Medicare spent $6.7 billion too much for office visits and other patient evaluations in 2010, according to a new report from the inspector general of the U.S. Department of Health and Human Services.
But in its reply to the findings, the Centers for Medicare and Medicaid Services (CMS), which runs Medicare, said it doesn't plan to review the billings of doctors who almost always charge for the most expensive visits because it isn't cost effective to do so.
The inspector general's report, released Thursday, estimates that overpayments account for 21 percent of the $32.3 billion spent on evaluation and management services in 2010. The E&M category includes office visits, emergency room assessments and inpatient hospital evaluations.
This is the second time that the inspector general has singled out this area for more scrutiny. In 2012, the watchdog said physicians had increasingly billed Medicare for more intense — and more expensive — office visits over time. But that didn't prove the claims were improper.
"The natural question that comes out of this is: Are these physicians billing appropriately?" said Dwayne Grant, regional inspector general for evaluation and inspections in the Atlanta region, who oversaw the report. "We don't want to pay them too much, but we don't want to pay them too little either."
For this review, the inspector general gathered the medical records associated with 657 Medicare claims and asked professional coders to see whether the records justified the rates charged.
Overall, more than half of the claims were billed at the wrong rate or lacked documentation to justify the service. Sometimes physicians billed for a lower-cost service than the one they delivered, but more often they billed for a higher-cost one. The inspector general extrapolated from its sample to estimate the amount Medicare overpaid on all 2010 E&M claims.
"We have to do a better job of curbing improper payments and protecting taxpayer dollars," Sen. Bill Nelson, the Florida Democrat who is chairman of the U.S. Senate Special Committee on Aging, said in a statement.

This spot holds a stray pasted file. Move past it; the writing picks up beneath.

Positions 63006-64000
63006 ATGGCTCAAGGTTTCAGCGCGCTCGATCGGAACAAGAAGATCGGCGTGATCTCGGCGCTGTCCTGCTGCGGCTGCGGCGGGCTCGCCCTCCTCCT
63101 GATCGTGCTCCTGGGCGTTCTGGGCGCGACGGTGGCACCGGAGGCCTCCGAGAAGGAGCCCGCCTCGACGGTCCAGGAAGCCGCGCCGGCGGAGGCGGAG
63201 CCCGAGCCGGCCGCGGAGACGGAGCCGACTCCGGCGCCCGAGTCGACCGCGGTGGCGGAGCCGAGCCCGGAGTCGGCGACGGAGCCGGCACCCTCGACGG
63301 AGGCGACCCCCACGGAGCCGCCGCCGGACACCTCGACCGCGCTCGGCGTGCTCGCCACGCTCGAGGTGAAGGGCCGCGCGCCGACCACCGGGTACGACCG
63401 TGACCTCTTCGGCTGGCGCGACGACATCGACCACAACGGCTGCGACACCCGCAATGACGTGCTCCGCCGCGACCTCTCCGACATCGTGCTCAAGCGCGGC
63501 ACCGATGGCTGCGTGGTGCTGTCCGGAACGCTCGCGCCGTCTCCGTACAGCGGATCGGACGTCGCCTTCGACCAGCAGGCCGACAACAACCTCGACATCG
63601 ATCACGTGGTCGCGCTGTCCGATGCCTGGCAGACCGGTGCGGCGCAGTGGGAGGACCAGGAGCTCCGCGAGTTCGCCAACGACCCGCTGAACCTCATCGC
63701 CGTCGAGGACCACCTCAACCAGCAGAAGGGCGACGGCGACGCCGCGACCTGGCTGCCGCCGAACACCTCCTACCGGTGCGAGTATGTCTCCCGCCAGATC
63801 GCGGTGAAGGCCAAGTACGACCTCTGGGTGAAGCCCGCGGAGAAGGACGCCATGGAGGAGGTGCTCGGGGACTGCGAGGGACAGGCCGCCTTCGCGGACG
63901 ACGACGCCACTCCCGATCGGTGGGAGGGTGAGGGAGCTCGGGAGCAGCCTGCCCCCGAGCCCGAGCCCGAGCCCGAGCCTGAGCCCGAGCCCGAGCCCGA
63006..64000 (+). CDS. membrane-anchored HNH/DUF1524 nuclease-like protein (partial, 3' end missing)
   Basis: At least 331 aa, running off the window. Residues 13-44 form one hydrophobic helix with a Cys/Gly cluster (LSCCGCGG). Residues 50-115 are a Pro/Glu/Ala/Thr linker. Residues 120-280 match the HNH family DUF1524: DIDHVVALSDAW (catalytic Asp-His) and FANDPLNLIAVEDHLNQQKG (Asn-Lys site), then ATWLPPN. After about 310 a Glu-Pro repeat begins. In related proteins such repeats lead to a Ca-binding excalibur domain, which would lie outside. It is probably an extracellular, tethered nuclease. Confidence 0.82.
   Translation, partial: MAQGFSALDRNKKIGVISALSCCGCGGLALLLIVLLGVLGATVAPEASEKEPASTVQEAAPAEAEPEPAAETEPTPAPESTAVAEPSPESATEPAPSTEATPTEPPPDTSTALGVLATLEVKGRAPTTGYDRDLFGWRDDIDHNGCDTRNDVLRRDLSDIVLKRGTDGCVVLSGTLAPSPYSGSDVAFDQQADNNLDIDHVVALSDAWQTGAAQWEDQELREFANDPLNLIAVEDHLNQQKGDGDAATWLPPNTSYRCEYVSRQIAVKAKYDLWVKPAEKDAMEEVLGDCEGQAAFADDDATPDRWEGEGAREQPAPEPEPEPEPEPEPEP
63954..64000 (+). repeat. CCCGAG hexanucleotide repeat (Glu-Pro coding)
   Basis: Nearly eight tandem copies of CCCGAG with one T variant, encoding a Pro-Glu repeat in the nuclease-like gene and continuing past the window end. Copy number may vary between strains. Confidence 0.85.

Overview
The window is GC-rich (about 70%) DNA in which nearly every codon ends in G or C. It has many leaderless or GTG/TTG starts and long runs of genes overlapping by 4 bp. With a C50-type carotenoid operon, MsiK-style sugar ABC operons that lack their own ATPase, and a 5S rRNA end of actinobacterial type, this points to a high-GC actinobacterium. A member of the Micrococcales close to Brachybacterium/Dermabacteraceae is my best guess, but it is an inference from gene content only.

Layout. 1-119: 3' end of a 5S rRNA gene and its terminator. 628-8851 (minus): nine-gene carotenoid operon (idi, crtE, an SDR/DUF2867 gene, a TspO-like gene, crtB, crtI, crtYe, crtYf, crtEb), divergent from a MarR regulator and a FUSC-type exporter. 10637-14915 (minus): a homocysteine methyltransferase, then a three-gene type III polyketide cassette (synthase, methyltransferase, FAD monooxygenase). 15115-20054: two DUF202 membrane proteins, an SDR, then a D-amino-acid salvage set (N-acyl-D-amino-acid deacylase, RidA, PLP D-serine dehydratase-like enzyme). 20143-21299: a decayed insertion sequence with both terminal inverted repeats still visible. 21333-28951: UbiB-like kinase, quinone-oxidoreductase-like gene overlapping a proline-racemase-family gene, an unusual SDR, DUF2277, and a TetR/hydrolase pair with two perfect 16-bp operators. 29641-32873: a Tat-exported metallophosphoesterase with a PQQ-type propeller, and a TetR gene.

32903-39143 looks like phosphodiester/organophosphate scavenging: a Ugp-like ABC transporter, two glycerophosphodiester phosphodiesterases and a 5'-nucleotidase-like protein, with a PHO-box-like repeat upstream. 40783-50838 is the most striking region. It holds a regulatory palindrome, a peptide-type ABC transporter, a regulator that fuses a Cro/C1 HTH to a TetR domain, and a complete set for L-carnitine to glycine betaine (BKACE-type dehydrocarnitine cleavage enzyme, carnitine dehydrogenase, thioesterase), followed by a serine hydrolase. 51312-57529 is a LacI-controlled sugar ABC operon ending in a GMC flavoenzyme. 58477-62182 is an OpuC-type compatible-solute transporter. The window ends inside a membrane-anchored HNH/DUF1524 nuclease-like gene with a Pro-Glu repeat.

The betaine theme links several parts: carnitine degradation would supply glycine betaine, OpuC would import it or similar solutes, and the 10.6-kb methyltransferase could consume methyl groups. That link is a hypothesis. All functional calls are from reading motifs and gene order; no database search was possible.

The inspector general's findings complement a review by ProPublica of data recently released by Medicare on payments to individual health professionals for services in its Part B program. We found that in 2012, more than 1,800 doctors and other health professionals almost exclusively billed Medicare for the most complicated and expensive office visits for their established patients.
Office visits are the most common services provided in the program. While most providers had a tiny percentage of visits for which they charged the highest rate, known as level 5, more than 1,200 billed exclusively at that level. Another 600 did it more than 90 percent of the time. About 20,000 health professionals billed only at the top two levels, 4 and 5.
In an accompanying story, the Tampa Bay Times found that Florida doctors and other health providers billed Medicare at the top rate less than 5 percent of the time overall. But about 160 medical providers in the state claimed nearly all of their visits merited the highest fee. Another nearly 425 providers billed at least half their visits at that rate.
Experts we consulted said that these billing patterns were highly implausible and could indicate fraud. Some doctors, however, said that their patients were sicker than those of their peers and required more time and attention.
In its report, the inspector general's office recommended that CMS educate doctors about proper billing practices. It also suggested that Medicare pursue doctors who consistently billed for higher-level services than they actually delivered, a practice known as upcoding.
While CMS agreed with the need for education, it disagreed with the recommendation to review the physicians' billings. It said one of its contractors recently reviewed 5,200 medical claims of high-coding physicians, and the process cost more than it caught in overpayments.
Grant, of the inspector general's Atlanta office, said that while the individual E&M services do not cost much, they add up — and that if CMS declares that it won't review outliers, it could send the wrong message.
"We see the advantage of continuing to look at these high billers," he said. "Not only are they billing high now; it could have an impact on future billings … This is not just free rein to bill whatever you want."